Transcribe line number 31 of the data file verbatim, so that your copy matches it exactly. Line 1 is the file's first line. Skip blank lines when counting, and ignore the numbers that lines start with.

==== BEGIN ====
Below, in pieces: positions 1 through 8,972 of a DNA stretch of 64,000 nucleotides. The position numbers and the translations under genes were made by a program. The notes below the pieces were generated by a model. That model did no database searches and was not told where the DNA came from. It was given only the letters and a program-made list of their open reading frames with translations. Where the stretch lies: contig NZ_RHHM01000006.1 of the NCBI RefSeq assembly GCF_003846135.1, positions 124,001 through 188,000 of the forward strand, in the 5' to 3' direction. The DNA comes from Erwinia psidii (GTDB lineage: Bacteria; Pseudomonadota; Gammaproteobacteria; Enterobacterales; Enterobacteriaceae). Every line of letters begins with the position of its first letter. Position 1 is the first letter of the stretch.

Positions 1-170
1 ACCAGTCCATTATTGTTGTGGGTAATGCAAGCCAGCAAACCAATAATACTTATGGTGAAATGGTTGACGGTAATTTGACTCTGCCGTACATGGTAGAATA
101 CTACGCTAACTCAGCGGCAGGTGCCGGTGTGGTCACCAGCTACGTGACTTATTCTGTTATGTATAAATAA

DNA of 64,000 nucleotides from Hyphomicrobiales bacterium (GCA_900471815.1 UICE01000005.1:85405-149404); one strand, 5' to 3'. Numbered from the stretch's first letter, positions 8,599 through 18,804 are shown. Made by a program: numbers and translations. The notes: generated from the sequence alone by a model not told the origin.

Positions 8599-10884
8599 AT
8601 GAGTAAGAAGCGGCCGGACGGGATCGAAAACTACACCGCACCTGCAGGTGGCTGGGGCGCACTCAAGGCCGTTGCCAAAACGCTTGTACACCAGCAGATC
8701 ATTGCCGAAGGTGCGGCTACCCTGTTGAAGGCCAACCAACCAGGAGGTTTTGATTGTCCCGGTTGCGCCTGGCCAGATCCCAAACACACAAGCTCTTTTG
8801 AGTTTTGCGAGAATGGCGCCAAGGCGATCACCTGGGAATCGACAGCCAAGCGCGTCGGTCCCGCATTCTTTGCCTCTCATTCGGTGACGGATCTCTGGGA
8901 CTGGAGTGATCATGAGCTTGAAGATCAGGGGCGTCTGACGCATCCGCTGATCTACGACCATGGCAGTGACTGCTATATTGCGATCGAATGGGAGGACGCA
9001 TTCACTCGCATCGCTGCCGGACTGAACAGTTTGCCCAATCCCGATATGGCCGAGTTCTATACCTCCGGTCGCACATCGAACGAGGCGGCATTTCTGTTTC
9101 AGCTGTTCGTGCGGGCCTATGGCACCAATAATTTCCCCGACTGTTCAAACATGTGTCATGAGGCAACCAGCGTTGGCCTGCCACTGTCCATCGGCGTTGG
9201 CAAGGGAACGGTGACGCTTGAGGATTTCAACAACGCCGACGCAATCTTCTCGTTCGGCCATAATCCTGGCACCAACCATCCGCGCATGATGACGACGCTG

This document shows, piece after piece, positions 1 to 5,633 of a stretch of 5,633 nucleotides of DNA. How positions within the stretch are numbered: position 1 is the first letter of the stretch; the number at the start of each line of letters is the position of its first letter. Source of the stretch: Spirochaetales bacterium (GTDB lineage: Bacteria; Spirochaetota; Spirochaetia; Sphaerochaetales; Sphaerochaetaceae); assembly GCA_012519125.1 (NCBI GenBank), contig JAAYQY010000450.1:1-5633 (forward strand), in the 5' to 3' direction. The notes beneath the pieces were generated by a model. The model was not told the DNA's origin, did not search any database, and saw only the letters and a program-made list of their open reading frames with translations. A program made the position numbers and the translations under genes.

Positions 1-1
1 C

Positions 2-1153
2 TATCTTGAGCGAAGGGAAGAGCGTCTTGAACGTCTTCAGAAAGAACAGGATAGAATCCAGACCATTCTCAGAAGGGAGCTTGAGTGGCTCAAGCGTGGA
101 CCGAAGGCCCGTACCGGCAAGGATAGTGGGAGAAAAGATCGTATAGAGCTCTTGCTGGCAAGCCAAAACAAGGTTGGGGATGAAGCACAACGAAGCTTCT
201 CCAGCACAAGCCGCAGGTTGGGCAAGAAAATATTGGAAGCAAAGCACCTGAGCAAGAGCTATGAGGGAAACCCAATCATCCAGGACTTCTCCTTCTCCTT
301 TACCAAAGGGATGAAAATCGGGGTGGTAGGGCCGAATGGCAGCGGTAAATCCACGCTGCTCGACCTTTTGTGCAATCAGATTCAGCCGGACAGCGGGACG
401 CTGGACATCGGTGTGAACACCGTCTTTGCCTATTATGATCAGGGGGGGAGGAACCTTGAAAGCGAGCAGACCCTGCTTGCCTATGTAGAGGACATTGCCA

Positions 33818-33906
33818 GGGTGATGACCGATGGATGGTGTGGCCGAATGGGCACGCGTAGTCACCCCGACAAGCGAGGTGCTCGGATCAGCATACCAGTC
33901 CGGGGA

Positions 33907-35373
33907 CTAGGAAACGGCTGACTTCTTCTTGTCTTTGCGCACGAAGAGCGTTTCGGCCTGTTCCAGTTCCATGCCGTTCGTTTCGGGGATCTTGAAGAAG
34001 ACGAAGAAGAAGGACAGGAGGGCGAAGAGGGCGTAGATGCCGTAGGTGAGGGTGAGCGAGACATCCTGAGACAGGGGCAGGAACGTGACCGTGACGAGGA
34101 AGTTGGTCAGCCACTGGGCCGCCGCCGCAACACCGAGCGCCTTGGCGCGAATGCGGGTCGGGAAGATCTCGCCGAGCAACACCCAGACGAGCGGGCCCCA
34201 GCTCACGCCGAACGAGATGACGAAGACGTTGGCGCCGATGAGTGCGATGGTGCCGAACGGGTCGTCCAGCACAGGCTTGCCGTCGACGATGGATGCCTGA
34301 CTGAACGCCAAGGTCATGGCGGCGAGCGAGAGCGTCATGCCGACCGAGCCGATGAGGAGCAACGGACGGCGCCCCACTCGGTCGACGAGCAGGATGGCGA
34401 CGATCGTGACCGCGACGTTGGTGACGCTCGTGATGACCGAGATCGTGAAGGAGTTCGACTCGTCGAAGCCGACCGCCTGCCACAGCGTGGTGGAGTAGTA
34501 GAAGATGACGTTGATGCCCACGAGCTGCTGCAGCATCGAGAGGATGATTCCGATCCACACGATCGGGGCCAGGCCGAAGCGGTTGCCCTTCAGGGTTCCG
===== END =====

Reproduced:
34201 GCTCACGCCGAACGAGATGACGAAGACGTTGGCGCCGATGAGTGCGATGGTGCCGAACGGGTCGTCCAGCACAGGCTTGCCGTCGACGATGGATGCCTGA